The notion of seeing Roxy Music live in concert seemed like a complete fantasy at the dawn of 2022, one of those "Wouldn’t it be great if (pick a name) toured again?” music-specific daydreams. Only a handful of bands whose members still live and breathe seemed immune to the seductive pull of the "reunion tour" — Dire Straits, Pink Floyd and Led Zeppelin come to mind, as did Roxy Music.
That is, until the impossible happened and Roxy Music announced a 50th anniversary reunion tour with a DFW date. On Friday night at the American Airlines Center, the band’s core quartet — singer Bryan Ferry, guitarist Phil Manzanera, oboist/saxophonist Andy Mackay and drummer Paul Thompson — put to rest any doubt that such an event was impossible.
Despite only the lower portion of the area bowl being open for an audience — and the entirety of the sections opposite the stage covered by black tarp — the crowd still seemed sparse, not to mention rowdy. There was a surplus of whooping and hollering that recalled an audience at a Doobie Brothers concert that contrasted the elegance onstage and off.
There was a clear distinction between fashion choices among audience members. Ostensibly in tribute to Roxy Music’s early days when they dressed in outrageous costumes and their latter days when they restricted themselves to what seemed like only the finest eveningwear, the audience was a mix of younger people wearing suits, evening dresses and flashy costumes — with some women going so far as to dress like the models Roxy Music have used on nearly every one of their album covers — while the older crowd stuck to mostly a T-shirt and cargo shorts look.
Hometown heroine St. Vincent warmed up the crowd on Friday night.
St. Vincent, aka Dallas native Annie Clark, was the opening act. The hometown heroine art-rocker wandered among the crowd during her song “New York,” sitting with and on audience members and carrying around a small child. Clark’s band included bassist/producer Justin Meldal-Johnsen, whose recent credits include behind-the-boards polishing of records by Paramore, Young The Giant, M83 and a longtime collaboration with Beck.
St. Vincent's set and stage design did not vary from her most recent Daddy’s Home
album cycle. The singer toasted North Texas for helping support her development as an artist, and finished off an absolutely spectacular performance.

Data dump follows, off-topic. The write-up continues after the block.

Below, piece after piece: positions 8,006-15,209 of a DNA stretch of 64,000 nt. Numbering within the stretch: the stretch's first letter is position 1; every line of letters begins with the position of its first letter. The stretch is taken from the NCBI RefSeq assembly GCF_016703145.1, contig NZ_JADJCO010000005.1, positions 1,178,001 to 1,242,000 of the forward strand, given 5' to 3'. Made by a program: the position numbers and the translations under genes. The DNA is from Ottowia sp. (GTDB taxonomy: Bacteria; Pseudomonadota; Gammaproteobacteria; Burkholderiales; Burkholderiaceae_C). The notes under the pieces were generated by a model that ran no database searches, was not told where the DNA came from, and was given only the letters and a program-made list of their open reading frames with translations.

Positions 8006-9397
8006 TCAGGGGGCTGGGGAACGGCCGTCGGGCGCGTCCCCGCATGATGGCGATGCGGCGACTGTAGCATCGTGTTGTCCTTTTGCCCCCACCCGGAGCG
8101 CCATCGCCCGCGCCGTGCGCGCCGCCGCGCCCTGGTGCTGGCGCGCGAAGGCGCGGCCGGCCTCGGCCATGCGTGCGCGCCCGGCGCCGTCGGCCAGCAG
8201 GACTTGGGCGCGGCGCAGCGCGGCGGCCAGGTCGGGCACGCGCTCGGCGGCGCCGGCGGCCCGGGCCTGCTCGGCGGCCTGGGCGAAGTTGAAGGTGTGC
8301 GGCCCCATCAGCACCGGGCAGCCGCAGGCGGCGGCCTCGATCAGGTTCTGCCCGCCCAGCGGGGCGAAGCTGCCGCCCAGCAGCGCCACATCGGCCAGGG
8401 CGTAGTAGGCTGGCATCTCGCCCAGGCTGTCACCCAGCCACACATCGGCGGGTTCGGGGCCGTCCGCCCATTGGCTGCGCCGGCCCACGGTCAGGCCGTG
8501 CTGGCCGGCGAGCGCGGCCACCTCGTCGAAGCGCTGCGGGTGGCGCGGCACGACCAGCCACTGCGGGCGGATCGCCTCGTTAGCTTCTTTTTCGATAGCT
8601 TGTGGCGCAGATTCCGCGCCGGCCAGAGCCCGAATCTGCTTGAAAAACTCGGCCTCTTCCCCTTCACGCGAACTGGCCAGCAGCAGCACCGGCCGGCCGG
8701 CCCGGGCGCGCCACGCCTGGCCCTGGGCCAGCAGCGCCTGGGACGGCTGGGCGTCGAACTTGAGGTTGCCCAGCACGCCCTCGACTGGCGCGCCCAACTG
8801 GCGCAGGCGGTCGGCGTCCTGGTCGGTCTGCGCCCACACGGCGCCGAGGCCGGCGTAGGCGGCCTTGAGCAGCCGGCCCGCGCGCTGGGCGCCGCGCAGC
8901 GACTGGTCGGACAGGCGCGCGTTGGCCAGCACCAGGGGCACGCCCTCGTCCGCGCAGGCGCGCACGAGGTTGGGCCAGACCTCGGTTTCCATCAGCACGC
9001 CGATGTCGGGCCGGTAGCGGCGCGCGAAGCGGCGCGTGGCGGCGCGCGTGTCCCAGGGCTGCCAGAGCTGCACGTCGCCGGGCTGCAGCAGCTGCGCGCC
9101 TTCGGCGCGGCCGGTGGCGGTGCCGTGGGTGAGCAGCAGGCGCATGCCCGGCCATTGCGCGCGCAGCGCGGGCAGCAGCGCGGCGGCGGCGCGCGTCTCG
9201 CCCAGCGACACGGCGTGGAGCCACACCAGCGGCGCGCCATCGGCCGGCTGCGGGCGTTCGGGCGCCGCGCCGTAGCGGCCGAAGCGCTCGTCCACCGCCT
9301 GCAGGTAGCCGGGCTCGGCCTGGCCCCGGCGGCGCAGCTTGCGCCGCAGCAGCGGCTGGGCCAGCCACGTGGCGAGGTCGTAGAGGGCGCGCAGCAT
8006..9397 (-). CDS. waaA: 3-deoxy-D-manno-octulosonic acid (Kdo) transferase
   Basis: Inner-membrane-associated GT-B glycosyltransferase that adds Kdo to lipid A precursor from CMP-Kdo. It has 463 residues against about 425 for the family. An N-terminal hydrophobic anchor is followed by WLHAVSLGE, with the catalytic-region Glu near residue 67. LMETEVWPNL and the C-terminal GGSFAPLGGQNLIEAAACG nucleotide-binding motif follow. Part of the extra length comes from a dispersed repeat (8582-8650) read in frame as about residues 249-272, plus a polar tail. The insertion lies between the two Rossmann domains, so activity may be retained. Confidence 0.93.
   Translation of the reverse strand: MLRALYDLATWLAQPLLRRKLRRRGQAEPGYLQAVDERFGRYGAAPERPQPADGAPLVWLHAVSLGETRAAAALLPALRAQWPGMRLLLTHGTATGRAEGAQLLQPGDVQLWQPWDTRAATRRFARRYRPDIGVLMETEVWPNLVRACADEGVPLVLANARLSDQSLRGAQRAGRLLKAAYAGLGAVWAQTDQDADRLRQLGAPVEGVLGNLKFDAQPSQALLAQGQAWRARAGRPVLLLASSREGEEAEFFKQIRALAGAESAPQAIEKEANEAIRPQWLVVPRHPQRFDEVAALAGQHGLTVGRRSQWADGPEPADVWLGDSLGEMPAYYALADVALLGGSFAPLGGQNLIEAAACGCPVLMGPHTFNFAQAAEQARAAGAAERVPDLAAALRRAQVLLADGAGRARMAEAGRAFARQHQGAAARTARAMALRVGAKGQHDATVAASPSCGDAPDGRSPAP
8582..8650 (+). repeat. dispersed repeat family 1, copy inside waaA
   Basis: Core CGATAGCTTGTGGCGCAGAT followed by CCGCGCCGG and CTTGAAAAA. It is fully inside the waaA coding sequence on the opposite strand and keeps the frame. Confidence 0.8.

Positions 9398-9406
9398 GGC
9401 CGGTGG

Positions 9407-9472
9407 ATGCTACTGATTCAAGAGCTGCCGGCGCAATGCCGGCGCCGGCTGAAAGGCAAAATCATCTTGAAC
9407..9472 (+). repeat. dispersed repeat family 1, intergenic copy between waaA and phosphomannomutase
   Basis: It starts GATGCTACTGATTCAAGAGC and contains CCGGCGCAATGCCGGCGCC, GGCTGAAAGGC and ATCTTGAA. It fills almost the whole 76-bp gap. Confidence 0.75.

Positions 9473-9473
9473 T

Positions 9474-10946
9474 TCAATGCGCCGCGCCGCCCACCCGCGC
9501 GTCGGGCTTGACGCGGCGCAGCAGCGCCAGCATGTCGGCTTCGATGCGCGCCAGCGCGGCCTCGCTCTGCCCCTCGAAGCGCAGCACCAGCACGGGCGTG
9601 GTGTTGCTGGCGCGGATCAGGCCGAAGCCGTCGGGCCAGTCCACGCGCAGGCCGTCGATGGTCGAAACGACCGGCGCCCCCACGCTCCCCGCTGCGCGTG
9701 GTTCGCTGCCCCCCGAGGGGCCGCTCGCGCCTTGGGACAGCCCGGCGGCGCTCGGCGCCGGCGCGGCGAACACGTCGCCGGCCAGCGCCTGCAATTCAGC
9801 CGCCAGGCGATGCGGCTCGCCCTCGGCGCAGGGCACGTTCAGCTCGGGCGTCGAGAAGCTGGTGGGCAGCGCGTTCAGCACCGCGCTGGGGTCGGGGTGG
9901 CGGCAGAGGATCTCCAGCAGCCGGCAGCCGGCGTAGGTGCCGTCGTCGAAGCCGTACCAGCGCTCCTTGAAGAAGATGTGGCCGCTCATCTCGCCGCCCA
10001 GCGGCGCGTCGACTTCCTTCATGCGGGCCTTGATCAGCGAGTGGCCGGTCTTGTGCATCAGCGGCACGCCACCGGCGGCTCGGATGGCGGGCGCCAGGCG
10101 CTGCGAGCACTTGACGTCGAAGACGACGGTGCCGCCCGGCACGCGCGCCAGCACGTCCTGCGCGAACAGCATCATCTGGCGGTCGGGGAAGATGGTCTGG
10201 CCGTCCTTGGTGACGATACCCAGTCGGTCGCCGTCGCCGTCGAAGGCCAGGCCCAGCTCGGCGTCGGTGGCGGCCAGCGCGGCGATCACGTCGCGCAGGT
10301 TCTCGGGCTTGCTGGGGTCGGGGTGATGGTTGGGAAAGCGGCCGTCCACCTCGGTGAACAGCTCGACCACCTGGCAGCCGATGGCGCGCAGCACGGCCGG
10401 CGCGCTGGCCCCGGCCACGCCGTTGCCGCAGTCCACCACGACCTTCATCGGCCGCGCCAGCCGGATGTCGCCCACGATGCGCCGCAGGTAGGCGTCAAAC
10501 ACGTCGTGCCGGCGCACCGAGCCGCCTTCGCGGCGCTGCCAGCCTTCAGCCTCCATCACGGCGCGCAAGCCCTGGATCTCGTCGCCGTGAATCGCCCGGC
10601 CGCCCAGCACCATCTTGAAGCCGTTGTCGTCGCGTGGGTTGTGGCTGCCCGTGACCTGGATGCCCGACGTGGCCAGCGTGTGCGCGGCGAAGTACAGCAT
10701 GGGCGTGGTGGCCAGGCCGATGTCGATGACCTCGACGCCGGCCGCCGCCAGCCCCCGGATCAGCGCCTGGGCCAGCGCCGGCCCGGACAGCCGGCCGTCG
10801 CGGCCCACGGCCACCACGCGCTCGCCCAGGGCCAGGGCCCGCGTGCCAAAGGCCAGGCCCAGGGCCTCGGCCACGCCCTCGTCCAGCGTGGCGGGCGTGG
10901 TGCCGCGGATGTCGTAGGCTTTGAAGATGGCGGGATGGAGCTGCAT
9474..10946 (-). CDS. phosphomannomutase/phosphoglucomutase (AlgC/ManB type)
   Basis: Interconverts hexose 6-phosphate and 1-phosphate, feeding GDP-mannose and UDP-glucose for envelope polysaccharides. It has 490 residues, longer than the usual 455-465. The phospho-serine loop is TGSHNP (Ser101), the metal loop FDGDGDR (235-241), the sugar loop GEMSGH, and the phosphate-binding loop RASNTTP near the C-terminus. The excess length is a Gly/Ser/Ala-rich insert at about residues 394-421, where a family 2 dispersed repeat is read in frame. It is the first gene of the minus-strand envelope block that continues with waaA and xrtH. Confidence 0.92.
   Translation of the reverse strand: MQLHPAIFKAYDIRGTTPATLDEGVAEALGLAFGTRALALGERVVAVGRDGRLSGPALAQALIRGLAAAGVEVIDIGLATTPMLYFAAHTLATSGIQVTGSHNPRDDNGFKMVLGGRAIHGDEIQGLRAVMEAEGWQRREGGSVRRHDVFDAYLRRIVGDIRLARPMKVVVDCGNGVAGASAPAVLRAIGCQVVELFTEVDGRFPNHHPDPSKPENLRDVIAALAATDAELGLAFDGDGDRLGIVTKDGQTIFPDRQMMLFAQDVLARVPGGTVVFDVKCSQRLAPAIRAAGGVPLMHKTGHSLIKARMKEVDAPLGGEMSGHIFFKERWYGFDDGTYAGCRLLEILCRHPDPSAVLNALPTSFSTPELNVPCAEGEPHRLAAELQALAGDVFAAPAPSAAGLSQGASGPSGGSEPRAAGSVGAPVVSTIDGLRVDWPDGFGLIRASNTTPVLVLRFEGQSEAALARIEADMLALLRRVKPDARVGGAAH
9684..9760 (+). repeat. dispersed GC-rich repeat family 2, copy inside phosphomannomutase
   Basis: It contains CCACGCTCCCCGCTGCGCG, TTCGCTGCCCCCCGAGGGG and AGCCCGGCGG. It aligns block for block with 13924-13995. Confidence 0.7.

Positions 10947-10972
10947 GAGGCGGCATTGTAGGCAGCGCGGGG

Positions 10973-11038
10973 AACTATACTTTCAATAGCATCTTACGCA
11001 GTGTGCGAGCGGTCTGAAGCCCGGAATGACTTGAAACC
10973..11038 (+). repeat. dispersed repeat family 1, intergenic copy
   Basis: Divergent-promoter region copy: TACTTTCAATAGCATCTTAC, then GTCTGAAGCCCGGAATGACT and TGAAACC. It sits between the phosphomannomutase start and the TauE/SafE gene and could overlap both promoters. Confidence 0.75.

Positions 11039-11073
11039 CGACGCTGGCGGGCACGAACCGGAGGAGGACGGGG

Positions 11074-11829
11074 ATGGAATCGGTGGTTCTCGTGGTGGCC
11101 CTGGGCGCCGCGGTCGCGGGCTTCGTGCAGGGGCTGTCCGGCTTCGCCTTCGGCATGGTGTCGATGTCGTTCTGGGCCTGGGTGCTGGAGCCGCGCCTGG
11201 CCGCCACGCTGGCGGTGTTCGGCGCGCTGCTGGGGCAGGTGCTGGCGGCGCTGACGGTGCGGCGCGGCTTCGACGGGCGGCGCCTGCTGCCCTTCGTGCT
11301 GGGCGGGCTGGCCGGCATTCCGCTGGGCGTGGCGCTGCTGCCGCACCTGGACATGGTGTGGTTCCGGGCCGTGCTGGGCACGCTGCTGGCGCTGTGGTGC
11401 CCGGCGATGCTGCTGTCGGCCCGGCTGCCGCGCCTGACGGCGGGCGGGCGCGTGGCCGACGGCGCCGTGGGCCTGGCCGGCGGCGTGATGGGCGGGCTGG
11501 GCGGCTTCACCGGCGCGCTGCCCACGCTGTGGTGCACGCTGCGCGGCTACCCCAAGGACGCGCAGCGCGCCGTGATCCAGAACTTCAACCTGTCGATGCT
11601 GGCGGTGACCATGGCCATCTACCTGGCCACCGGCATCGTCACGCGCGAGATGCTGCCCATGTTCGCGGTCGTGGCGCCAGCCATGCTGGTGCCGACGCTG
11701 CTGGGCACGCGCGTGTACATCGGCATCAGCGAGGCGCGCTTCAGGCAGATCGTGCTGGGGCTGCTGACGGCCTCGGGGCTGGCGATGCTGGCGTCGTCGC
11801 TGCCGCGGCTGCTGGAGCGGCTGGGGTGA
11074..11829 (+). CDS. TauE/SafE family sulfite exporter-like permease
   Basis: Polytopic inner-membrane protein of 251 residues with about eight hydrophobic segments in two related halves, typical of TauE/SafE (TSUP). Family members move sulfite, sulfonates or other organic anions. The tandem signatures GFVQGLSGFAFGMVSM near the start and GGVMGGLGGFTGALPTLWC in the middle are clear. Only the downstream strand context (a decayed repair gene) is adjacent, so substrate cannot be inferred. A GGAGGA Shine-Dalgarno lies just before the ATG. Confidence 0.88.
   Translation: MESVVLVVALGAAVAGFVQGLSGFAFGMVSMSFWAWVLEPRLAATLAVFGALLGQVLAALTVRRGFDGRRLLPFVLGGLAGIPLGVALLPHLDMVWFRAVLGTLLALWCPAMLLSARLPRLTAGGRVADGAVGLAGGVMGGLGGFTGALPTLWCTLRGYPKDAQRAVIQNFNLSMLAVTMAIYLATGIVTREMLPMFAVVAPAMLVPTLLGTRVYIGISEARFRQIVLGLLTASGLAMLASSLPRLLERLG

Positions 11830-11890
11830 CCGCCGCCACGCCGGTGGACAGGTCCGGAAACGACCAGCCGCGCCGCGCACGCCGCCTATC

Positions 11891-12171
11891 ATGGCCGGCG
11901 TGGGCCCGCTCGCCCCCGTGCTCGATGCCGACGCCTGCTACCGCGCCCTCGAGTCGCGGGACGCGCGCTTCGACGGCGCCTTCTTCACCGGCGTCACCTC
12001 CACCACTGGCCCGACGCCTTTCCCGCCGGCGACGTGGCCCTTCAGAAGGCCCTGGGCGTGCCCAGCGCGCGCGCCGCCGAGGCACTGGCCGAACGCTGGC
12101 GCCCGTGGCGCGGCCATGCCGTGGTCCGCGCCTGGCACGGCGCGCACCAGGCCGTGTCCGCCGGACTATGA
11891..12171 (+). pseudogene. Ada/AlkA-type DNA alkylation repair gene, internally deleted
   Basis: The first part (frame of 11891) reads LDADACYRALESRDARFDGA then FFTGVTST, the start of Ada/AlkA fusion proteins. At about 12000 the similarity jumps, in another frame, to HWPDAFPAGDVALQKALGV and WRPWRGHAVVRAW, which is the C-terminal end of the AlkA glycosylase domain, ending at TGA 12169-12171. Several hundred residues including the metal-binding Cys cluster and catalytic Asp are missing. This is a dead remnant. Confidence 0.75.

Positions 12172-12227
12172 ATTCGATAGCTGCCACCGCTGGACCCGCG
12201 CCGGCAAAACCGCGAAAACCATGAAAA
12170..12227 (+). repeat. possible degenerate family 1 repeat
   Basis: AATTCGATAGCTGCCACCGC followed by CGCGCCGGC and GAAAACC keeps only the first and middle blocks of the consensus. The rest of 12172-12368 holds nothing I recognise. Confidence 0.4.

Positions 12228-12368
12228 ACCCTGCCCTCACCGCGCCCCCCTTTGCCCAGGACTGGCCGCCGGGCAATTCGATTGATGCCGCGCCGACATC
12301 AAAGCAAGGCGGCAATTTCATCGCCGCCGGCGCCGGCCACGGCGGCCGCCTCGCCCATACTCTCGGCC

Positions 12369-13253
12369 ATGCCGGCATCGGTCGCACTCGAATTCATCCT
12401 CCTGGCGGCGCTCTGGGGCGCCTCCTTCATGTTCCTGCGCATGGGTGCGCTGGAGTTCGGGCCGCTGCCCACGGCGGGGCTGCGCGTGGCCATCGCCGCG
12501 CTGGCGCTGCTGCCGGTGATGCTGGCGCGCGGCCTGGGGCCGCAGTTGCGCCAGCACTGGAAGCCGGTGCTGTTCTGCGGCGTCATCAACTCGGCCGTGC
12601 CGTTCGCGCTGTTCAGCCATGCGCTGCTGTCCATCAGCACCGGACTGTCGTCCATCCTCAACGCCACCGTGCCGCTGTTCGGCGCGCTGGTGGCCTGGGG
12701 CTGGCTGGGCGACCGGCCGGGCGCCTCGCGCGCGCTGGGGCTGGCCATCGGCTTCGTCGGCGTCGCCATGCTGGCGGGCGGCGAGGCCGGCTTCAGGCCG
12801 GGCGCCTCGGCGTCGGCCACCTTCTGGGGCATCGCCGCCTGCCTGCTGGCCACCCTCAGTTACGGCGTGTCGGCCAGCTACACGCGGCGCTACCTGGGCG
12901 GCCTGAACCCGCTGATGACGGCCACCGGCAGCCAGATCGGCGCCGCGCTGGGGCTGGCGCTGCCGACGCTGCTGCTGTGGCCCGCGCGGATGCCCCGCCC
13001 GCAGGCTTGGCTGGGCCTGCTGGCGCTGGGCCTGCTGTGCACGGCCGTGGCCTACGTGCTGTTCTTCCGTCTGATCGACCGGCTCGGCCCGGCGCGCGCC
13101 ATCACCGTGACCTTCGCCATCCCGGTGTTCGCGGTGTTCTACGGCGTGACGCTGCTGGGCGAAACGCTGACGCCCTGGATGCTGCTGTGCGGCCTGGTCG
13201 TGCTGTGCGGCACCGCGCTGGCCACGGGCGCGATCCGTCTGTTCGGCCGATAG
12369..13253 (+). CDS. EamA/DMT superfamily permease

Annie Clark walked among the crowd and held babies at American Airlines Center.
When Ferry, Manzanera, Mackay and Thompson walked out on stage one by one, it felt like a tremendous wrong had been righted. Roxy Music is an eternal entity whose physical presence on stage we had been robbed of for two decades.
Throughout the show, the various band members smiled widely and obviously. It was clear they were having just as much fun, if not more, than the audience. Opening the show with "Re-Make/Re-Model," the first track on their self-titled LP,
it was obvious that the song and nearly all the songs that followed had been adjusted to drastically lower keys in order to accommodate Ferry’s increasingly limited voice.
St. Vincent came home to open for Roxy Music, and she killed the assignment.
While his vocals have been reduced to a simple whisper-like impassioned rasp, there is undeniable beauty in hearing Ferry’s new, older voice sing lyrics like “It was fun, for a while, there was no way of knowing, like a dream in the night, who can say where we’re going?” It didn’t feel like other acclaimed reunion tours where the bands look and sound great but seem disconnected from the mission at hand. Ferry is aware that his voice has weathered, and he makes no effort to hide the truth because it’s part of the ongoing saga. The songs don’t age; the meanings simply adjust to one’s life choices.
Ferry was older and his lyrics much wiser on Friday night.
Roxy Music’s setlist was a mix of favorites such as “More Than This,” “Avalon,” “Love is the Drug“ and even deep favorites such as “In Every Dream Home a Heartache,” Ferry’s critique of 20th-century materialism that gained a new factor of believability in the internet age when delivered by Ferry’s weathered rasp.
Instead of a young man who had everything he wanted and still wasn’t happy, Ferry sounded now like an old man who had wasted his life chasing after what he wanted and still wasn’t happy.
Most incredibly, the band’s actual kinetic performance was a well-oiled one, with nine additional members augmenting the core four, including bassist Neil Jason, who played the bass parts on Roxy Music’s swan song album Avalon
Roxy Music brought joy to the crowd at American Airlines Center.
Somehow the band was able to make a massive performance that was obviously meticulously rehearsed seem purely spontaneous.
In his book Avalon
, biographer Simon Morrison wrote that the band was making an effort to remove “chance-based elements” from their music. On stage in Dallas on Friday, just the opposite happened: The band’s instrumental breaks, sometimes resembling jams, shined when pushed to the limit. The multi-instrumental coda to “If There is Something” and the entirely instrumental “Tara” spring to mind.
When Ferry reached the end of Roxy’s hit cover of John Lennon’s “Jealous Guy,” one wondered whether he would be able to whistle, as on the song's recording. In a moment of catharsis that undoubtedly led a few audience members to shed tears, Ferry whistled the end exactly as he had done on the record 40 years earlier. For most members of the audience who hadn’t even been born when Roxy Music’s last record came out, it was a powerful moment.
On Friday night, there truly was nothing more than this.
Andy Mackay was one of the original Roxy Music members who are back in 2022.
Ferry and the group played a set that was meticulous but seemed spontaneous.
Roxy Music fulfilled our dreams on Friday night.
Roxy Music brought out a mixed crowd on Friday.